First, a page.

The Blank Page is a new weekly series on Novelty Revisions dedicated to any writer who is just beginning their journey or starting again after a long pause. Check back every Monday for more tips and inspiration.
Writing — and being a writer — is as fulfilling and worthwhile as it often sounds. There are downsides to every hobby and profession. Writing is also exhausting, sometimes overwhelming and frustrating. But that just makes the entire experience worth the occasional struggle.
Something that isn’t talked about enough is writing and its relation to socialization — mainly that you don’t always understand how lonely writing can be until you experience it firsthand.
It must be discouraging to finally dive into the hobby that could one day become your dream job, only to realize how isolating and lonely it can feel. Especially on days writing is more of a struggle and you wish you had someone to talk with about your frustrations.
There are more benefits to writing alone — and even being lonely, in some contexts — than you might think. Even as a writer who’s just starting out and getting the hang of things.
Writing is just as much about self-discovery as it is about connecting with other people. Not every writer is an introvert. I know plenty of people who love to write, and who actually benefit from the seemingly constant stimulation of being around other human beings. Writing itself is a solitary activity, but that’s not just about concentration.
As a writer, I think I’ve learned more about myself through my own writing than I could have ever expected when this long and winding journey began. I write alone because I just naturally think and create better on my own. I enjoy it, most of the time, because of how much I get to learn and grow in my own private space.
That doesn’t mean writing doesn’t get lonely — or rather, BEING a writer. Of course it does. There’s a reason you really shouldn’t try to spend all day every day writing. You can’t spend all day every day on your own. But you CAN benefit from that alone time, and use it to your advantage in the meantime.
Spending time alone in your own creative space teaches you to be constructively critical. Unpopular opinion? We rely too much on other people to tell us whether our writing is “good” or not. We lean too much on the opinions and criticisms of other people. And it’s only hurting our chances of success.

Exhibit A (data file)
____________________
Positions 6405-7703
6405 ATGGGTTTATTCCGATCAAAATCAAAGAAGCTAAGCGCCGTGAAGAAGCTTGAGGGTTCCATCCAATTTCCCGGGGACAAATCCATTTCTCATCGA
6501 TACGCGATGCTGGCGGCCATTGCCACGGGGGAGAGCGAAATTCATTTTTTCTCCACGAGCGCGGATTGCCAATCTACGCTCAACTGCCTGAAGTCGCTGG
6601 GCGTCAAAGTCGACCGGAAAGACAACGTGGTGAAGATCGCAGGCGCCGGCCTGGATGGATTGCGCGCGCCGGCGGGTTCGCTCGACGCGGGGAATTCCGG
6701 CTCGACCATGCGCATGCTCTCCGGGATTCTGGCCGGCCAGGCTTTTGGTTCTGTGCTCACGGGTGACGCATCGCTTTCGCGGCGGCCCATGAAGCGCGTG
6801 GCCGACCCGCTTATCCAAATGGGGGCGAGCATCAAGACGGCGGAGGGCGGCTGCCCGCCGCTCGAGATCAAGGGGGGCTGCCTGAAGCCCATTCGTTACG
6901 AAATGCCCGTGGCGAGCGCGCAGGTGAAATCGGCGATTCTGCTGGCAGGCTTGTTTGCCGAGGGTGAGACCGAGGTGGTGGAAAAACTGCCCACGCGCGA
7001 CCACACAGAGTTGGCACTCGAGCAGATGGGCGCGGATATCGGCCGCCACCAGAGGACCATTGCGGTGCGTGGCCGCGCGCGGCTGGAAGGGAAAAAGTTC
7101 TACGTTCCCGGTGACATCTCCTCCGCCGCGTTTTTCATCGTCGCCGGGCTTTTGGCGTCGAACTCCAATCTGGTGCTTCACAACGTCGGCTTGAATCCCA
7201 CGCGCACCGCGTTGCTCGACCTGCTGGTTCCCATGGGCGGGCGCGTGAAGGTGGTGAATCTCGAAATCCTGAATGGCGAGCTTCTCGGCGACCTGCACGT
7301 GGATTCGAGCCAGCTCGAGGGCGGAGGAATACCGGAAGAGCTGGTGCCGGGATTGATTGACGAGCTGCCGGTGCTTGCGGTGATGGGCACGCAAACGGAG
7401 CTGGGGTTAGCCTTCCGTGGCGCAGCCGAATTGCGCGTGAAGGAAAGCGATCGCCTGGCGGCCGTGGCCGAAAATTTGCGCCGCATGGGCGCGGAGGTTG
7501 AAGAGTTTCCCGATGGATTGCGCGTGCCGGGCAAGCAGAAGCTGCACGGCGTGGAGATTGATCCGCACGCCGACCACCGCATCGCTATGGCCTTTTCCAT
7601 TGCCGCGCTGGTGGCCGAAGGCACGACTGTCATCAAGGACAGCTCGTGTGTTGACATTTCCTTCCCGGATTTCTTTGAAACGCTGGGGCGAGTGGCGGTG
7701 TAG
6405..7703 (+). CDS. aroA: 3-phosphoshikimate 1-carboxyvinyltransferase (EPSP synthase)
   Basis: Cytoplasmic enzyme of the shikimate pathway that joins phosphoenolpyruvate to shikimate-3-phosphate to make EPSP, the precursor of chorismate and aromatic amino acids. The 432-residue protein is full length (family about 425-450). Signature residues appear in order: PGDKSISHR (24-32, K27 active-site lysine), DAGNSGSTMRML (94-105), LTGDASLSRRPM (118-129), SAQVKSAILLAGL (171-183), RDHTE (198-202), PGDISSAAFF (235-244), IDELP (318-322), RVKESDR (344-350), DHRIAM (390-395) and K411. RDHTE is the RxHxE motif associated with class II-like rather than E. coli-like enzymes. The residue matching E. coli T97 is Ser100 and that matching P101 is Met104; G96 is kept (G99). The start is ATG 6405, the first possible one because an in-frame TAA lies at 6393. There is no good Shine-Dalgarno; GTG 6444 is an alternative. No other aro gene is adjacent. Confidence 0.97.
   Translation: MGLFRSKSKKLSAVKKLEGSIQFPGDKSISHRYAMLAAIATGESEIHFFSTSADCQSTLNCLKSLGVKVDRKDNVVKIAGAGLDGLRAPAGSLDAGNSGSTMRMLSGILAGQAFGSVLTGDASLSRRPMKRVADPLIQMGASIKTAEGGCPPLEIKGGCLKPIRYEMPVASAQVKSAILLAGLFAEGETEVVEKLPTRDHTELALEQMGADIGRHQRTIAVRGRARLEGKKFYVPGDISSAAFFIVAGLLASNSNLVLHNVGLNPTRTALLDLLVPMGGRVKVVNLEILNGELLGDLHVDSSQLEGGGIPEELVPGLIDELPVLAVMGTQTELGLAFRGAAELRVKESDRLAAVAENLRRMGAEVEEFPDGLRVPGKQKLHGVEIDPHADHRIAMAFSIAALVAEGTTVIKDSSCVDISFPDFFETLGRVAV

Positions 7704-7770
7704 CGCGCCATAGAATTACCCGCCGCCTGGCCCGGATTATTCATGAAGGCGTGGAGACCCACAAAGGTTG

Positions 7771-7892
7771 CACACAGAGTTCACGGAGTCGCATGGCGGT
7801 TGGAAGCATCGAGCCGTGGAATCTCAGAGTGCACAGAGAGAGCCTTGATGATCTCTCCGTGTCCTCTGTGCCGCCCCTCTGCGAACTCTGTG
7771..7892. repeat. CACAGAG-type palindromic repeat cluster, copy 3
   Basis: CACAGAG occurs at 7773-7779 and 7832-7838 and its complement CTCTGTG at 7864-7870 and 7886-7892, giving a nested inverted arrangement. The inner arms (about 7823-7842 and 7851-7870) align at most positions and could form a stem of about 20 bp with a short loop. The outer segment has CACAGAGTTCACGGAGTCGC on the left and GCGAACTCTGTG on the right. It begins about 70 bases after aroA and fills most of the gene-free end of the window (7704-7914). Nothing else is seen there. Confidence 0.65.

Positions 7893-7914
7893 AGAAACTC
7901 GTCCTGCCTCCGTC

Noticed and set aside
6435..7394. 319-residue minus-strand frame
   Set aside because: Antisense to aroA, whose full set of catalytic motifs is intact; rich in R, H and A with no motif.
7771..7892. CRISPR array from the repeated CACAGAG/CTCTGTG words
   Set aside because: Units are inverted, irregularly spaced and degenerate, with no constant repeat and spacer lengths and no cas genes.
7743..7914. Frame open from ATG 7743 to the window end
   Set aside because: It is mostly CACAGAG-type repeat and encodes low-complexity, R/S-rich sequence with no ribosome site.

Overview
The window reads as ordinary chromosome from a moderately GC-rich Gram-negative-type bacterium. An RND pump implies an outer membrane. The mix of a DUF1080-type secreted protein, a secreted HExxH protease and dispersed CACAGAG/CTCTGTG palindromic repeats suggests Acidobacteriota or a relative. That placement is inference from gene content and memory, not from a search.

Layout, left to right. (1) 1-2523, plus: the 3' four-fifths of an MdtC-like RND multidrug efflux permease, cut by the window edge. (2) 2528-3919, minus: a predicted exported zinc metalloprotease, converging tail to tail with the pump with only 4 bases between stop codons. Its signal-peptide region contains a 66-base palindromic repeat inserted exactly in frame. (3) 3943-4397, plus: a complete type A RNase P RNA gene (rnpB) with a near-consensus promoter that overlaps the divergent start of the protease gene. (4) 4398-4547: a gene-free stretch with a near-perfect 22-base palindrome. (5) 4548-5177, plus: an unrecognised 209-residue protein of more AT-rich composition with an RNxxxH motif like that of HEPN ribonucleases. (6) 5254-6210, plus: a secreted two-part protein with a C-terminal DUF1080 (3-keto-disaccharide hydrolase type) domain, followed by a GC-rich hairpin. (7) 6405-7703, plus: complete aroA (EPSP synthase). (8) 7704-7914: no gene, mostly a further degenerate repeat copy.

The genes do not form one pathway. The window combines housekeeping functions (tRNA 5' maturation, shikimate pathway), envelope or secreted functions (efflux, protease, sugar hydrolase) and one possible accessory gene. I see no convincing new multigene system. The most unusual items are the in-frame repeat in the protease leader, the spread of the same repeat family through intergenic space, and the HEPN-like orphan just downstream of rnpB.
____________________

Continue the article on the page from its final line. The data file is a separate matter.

The best way to learn to be critical and engage in self-improvement is to practice analyzing, critiquing, and changing your own work — even the way you DO that work. And that often happens alone, on your own time.
There is nothing wrong with asking for help. We all need it every now and then, some more so than others. And that’s okay. It’s good, even. But there isn’t always going to be someone around to give you the kind of feedback you might be looking for. You have to provide that for yourself as often as you can.
You can still connect with other writers, even if it’s not about sharing your work. The same goes for other people in general. Sometimes it’s healthy to step away from your writing and your own thought processes and spend time in the real world — yes, even virtually if you must — with real people, hearing real voices, seeing real faces.
Loneliness is a real problem for many different kinds of people, and there’s absolutely nothing shameful about admitting that you need to talk or spend time with other humans. But there’s a reason I often advise people not to make writing their “whole” life. Because it isn’t. It can’t be. It can’t serve as your only source of comfort or means of conversation. You have to give yourself reasons to step away from it and live in the real world.
Writing is lonely because it’s supposed to be. That doesn’t mean we’re doing it “wrong” or that we have to rely on anyone and everyone to get us through it. When you need to, shift your focus away from your work and onto the other people in your life.
In the end, they’re going to be the things that matter more than words on paper.
Just starting out as a writer or returning from an extended hiatus? Let me know how I can help. Just drop a comment below with your questions/concerns — I am here to serve.
Meg is the creator of Novelty Revisions, dedicated to helping writers put their ideas into words. She is an editor and writer, and a 12-time NaNoWriMo winner. Follow Meg on Twitter for tweets about writing, food, and Star Wars.